How to Resist the Urge to Spend


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At the core of almost all personal finance advice is this one foundational principle: you have to resist the urge to spend as much as you want. Without that discipline it is difficult if not impossible to reach any type of long-term financial goal.

Which is not to say that you can’t spend anything. It just means you have to learn when to say “No.” And that in itself is hard enough because it goes against our most basic instincts. As mammals, we are programmed to value immediate gains over potential future rewards. To be a successful guardian of your own financial resources is to overcome your own urges to spend money in the short-term. That’s one reason why many people fall into the debt trap (and have trouble climbing out).

So if you are on the verge of ruining your finances with an unnecessary purchase or simply want to learn how best to avoid getting into debt:

1. Learn how retailers hook you

You walk into a department store like Macy’s or even a grocery store, and without realizing it you’re subject to a thousand small cues that have been honed over many years for sole purpose of making you more likely to spend money. By learning and understanding these tactics, you can prepare yourself to resist that urge when you get inside the store.

One of the most common tactics is one we’ve all seen countless times – the use of temporary discounts and sales to provoke a sense of urgency. When you see a sign or sticker that says “20% Off This Week” they are hoping to induce you into buying now, even if you really don’t need it now.

Another technique many stores use is to put “impulse purchases” right near the cash register. These include items like gossip magazines and candy bars that you might pass up if you have enough time to think about it. But if they can tempt you in that final moment (as you’re checking out) they know there’s a good chance you’ll drop one into your basket at the last second.

2. Talk to yourself

In order to successfully reject these “BUY NOW” messages you need to pre-program yourself with your own positive frugal message. How to do this? Well, first visualize what it is that is driving you to be debt free and to build wealth. Is it your desire to provide financial stability to your children? Or your dream of owning a home one day? Or retiring early? Whatever your motivating desires, hopes, and dreams are you must use them to create your positive frugal message.

If you have real difficulty with the temptation to shop and/or spend money, you should write down your message on several different pieces of paper and make it specific – tell yourself why you are going to resist the urge to spend. It might even help to paste or draw pictures onto the pieces of paper to represent your goals. And then places these pieces of paper in crucial places where you will see them regularly. Put one in your wallet or purse, put one in your bedroom, etc.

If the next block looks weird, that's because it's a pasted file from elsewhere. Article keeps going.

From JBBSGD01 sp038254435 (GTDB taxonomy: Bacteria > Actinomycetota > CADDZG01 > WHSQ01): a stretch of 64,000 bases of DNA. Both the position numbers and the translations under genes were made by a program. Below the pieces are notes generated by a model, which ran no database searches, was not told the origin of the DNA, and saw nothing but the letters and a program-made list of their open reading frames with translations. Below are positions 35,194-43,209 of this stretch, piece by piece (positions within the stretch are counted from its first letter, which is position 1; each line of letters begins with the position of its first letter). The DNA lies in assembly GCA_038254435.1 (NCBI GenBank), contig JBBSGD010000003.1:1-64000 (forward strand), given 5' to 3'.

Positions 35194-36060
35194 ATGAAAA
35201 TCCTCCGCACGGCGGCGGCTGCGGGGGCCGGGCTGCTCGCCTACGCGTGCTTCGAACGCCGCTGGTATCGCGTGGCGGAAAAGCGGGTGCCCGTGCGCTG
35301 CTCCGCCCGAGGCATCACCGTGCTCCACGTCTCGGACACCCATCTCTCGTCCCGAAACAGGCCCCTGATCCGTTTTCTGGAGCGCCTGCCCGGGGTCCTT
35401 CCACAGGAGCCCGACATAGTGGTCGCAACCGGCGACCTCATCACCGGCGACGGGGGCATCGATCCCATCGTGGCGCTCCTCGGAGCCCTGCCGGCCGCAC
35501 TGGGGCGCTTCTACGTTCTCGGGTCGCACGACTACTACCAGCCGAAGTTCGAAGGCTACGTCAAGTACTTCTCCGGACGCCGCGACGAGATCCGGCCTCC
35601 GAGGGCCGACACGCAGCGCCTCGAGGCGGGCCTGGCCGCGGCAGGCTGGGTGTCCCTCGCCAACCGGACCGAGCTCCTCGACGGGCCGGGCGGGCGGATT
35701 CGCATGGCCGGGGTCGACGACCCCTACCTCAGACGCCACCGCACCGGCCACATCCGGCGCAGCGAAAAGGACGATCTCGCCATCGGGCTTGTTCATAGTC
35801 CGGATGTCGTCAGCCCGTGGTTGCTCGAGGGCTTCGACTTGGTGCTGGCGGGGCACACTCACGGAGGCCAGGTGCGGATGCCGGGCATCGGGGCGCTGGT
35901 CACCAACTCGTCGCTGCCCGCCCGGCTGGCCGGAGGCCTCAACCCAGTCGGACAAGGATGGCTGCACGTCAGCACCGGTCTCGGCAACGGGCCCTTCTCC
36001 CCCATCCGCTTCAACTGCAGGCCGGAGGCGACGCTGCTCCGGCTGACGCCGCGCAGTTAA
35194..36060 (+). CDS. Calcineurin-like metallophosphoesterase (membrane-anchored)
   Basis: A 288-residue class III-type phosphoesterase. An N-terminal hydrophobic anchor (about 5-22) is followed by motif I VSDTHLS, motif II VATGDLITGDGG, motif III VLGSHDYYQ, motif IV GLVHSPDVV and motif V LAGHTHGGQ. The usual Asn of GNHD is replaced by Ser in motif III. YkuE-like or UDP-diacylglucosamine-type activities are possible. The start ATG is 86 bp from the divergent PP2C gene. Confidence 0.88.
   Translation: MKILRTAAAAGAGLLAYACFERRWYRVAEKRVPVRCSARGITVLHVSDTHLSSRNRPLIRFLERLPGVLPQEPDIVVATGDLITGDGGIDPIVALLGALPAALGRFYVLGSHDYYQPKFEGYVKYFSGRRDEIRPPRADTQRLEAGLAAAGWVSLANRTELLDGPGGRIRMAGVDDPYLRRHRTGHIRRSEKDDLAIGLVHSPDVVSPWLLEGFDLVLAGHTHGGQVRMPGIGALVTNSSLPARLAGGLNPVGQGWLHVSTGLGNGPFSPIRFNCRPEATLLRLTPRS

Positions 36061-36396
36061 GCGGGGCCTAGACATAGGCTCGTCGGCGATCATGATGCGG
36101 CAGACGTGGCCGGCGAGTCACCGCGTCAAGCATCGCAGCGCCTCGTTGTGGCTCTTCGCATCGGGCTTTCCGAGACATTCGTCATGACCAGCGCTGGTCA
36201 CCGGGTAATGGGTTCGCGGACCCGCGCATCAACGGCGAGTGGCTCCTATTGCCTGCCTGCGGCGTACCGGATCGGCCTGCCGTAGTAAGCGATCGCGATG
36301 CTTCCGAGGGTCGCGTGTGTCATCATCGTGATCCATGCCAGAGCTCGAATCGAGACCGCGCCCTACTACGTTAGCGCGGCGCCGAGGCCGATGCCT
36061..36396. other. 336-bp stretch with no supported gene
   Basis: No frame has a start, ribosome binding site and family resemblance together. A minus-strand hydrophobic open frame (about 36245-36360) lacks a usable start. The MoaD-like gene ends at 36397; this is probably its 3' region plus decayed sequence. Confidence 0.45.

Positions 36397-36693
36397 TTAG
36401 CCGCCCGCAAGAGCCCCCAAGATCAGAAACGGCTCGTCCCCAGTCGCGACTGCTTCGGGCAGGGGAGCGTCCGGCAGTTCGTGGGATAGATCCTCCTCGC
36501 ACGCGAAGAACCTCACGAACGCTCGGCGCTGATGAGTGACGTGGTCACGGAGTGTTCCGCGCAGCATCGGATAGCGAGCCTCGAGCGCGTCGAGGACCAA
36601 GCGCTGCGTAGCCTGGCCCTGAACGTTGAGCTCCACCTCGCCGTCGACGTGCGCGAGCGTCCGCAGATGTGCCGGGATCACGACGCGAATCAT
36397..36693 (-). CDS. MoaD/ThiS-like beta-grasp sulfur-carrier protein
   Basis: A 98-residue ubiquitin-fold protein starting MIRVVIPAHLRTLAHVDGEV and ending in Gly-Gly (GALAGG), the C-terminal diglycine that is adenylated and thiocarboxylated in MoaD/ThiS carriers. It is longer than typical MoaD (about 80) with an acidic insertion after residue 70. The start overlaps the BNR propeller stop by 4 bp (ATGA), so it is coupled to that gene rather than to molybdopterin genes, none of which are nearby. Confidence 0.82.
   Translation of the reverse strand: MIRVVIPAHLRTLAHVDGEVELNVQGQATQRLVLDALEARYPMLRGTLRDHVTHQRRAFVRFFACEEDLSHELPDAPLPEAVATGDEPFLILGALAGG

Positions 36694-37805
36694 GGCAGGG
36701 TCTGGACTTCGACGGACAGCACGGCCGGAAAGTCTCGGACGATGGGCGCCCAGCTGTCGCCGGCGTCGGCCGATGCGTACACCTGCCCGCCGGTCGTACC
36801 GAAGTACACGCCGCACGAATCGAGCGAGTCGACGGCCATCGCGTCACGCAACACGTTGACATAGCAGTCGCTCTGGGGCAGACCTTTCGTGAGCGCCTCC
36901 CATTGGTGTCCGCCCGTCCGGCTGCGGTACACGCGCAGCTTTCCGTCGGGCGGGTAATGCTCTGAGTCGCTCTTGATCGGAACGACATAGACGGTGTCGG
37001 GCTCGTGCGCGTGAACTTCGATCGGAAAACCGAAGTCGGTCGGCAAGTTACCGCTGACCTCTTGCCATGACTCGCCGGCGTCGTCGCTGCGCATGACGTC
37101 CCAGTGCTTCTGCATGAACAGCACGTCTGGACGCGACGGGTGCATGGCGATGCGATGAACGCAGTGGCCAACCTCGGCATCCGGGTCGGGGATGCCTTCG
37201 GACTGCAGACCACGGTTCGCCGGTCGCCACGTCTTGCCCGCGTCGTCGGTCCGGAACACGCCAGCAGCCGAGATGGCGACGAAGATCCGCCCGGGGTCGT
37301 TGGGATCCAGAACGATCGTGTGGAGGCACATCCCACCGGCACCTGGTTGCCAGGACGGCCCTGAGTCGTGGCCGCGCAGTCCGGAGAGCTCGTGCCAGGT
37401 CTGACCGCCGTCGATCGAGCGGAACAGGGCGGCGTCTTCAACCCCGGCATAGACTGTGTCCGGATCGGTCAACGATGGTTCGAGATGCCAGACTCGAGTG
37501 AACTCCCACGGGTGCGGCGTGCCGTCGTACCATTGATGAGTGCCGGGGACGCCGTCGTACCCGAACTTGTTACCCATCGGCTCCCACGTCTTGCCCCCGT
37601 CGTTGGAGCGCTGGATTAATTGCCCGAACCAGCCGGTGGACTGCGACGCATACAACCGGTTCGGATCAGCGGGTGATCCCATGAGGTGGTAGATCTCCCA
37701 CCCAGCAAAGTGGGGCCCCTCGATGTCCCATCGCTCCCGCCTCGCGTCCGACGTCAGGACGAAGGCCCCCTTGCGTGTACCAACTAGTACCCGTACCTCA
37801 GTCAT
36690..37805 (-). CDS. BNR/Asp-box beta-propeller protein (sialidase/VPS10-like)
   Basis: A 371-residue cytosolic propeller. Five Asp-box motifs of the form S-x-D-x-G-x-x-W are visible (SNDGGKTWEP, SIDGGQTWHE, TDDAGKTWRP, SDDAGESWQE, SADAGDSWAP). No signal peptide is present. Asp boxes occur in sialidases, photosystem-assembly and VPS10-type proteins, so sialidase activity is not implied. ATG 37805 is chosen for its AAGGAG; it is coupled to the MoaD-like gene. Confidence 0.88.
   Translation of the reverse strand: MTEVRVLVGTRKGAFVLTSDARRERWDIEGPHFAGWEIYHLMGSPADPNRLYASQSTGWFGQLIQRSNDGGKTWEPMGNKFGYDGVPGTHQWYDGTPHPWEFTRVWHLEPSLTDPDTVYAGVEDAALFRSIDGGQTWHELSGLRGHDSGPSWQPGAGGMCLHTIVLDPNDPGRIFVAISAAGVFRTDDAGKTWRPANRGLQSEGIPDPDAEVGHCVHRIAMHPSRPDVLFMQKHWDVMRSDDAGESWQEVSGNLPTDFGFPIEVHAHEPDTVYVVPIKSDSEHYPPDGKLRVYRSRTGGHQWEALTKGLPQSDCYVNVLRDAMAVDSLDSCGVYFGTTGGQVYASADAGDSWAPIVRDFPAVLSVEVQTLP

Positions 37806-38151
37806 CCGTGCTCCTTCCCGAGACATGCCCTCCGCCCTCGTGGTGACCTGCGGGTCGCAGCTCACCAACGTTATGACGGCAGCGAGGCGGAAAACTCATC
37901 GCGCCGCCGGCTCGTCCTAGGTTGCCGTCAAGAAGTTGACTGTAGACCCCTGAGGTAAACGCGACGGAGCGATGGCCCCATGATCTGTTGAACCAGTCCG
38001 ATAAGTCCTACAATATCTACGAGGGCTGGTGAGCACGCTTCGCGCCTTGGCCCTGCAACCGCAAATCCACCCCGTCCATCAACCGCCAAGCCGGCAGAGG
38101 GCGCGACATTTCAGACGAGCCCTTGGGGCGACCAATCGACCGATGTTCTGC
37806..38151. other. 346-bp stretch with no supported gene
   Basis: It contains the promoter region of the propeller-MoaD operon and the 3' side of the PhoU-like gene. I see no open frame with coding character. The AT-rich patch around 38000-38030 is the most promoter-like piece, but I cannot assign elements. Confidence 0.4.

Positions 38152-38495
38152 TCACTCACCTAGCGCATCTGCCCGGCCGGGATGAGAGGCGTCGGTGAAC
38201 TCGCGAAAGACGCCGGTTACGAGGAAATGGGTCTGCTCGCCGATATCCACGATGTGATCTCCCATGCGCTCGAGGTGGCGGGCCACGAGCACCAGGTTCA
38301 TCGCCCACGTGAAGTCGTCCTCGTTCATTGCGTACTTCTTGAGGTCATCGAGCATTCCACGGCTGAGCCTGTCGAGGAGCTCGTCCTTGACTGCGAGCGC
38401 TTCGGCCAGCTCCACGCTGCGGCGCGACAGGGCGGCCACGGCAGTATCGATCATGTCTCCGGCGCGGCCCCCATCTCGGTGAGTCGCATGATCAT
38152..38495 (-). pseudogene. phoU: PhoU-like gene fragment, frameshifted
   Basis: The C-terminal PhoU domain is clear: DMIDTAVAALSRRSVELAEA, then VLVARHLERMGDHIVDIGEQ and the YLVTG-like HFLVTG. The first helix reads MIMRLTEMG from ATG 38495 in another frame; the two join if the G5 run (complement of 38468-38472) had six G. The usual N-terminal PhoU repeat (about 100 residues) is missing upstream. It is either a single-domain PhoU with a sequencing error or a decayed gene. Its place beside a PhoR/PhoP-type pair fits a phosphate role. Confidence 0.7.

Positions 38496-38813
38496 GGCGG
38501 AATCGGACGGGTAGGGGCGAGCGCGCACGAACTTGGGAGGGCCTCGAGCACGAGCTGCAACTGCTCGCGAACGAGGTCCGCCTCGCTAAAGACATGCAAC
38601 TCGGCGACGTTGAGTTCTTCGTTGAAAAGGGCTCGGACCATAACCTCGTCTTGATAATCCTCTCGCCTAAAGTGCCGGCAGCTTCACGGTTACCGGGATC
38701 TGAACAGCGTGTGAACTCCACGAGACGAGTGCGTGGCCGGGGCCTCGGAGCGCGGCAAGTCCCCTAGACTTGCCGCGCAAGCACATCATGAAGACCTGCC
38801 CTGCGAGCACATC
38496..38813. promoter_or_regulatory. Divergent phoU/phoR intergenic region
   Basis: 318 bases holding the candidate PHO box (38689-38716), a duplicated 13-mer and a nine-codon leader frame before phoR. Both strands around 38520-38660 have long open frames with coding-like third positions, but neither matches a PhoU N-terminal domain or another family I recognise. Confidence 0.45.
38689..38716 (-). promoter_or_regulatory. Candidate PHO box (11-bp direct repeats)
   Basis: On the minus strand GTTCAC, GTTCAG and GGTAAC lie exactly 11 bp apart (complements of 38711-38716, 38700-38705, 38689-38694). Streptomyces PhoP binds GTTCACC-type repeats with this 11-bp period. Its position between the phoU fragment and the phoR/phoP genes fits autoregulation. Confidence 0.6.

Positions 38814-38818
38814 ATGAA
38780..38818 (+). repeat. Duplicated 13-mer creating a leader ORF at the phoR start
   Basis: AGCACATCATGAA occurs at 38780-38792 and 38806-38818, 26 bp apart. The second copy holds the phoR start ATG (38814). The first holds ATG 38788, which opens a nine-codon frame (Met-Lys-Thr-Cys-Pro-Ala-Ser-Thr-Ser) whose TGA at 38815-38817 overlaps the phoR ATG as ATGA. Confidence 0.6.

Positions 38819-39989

That way, you will be able to stay locked into your goal and those things motivating you will never be far from your mind.

3. Remove your spending power

Another way to short-circuit your impulse spending is to remove your own ability to pay. If you have a habit of using credit cards too much, here’s what you can do: pour water into a cup and then throw your credit card in it and stick the whole thing in the freezer. Next time you are tempted to take the credit card for a spin, you’ll have to wait for it to thaw and that will give you plenty of time to rethink your impulse decision. Or if you want a more dry method, you can give your credit card to a loved one who you trust and ask that they only give it back to you if you tell them it’s an emergency. (For more tips like this, check out our Credit Card Debt resource center)

If you’re ready to get rid of your credit card altogether, then try switching to cash or a debit card. Either way, you won’t have the ability to buy anything with credit, so you’ll be more likely to avoid temptation. And with a debit card, you still have many of the same benefits as a credit card, such as rewards and the ability to track your purchases.

4. Learn to fill needs/wants with free/handmade items

Finally, you should start focusing on how to differentiate between your “wants” and “needs.” This is especially important at this time of year, when the holidays make us think about all kinds of things we’d like to buy. You need to begin replacing your “wants” for items like clothing, food, and electronic gadgets with more frugal pleasures.

For example, if you often spend money going out to eat at restaurants, redirect your desire toward finding some delicious and simple meals you can make at home. Appreciate the satisfaction of making a meal yourself, and ask a friend or loved one to join you in order to enhance the experience even more. Once you start replacing your spending urges with more frugal habits, you will be on your way to financial stability and wealth!

About the author: Benjamin Feldman is writer and personal finance expert at ReadyForZero.com, a free website that helps you organize and pay off your debt. You can find more of his writing at the ReadyForZero blog, where he writes about getting out of debt.

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